And this is where a lot of insurance advisors I work with. This is where they go wrong because in their head the shift that has to happen is on the outside. So you’ll see advisors who are starting with a new agency right now, maybe they’ve taken on a different role, but what they’re trying to do is change the outside because they believe if I change my outside environment, my results are going to change.
This is how I spent a good chunk of my insurance career. If you go look at my resume, you’d be like, Dude, you jumped around a lot. And that’s that’s why I may. I always felt like the grass is greener. And if I would just change my external environment, everything else would change for me. And guess what? It never did until I made a commitment that I needed to change. And that’s what we’re going to talk about today. And that’s why I’m so excited to have this conversation, because commitment is what has changed. It changed my baseball career commitment and change my insurance career Commitment is what has allowed us to build complete game consulting to the level it’s at in just two short years.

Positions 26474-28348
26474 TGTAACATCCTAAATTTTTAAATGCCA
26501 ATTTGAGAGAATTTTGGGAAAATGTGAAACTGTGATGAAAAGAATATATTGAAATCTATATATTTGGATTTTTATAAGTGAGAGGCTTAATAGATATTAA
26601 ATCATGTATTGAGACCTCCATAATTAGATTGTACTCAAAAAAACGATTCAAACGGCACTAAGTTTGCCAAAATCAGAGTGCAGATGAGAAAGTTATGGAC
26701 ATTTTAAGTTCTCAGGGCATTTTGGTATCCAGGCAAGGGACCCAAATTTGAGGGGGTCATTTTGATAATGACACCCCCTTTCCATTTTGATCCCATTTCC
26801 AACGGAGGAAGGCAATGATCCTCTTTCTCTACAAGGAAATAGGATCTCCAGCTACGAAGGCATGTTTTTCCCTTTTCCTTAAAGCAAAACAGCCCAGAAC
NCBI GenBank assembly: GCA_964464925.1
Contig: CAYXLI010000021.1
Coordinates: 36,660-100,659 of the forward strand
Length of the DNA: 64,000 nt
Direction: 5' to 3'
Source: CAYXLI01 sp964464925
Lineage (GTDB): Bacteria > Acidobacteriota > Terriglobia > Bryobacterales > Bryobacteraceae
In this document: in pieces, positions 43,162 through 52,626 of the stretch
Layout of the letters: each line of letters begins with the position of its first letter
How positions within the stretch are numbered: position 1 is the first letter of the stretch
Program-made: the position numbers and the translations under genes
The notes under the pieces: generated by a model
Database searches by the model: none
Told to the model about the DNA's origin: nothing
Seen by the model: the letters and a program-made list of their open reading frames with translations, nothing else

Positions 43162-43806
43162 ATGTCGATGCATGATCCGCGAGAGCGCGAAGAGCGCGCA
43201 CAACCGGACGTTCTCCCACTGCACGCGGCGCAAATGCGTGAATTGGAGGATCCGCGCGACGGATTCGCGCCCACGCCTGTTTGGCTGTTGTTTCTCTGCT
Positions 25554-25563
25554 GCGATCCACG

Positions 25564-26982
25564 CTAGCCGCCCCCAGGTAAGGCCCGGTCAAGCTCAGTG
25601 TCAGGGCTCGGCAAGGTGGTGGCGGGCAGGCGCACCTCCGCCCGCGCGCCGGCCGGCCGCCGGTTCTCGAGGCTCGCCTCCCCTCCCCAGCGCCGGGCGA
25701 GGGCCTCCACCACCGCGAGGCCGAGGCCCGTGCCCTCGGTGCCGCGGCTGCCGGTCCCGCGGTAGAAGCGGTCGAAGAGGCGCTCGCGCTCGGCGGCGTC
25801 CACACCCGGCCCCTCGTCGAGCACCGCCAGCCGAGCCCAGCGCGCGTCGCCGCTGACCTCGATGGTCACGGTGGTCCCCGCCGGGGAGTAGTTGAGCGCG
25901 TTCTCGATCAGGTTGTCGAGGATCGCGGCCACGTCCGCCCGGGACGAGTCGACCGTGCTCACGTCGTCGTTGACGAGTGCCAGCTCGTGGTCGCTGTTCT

And so this is why it’s I love this topic because it has had such a positive impact on my life. And quite frankly, there were times in my life it had a negative impact because I completely lacked commitment. So let let’s start with this story, and I’m going to teach you a framework today, by the way. I’m going to teach you a framework that you can use if you are ready to go all in.
On committing to success this year. There’s a formula I want you to I’m going to share with you later on in this episode. I think it can really help. But let’s let’s start with the story. So here I was. It was 1998. I just wrapped up my sophomore season at UW. I actually had a really good freshman season at UW.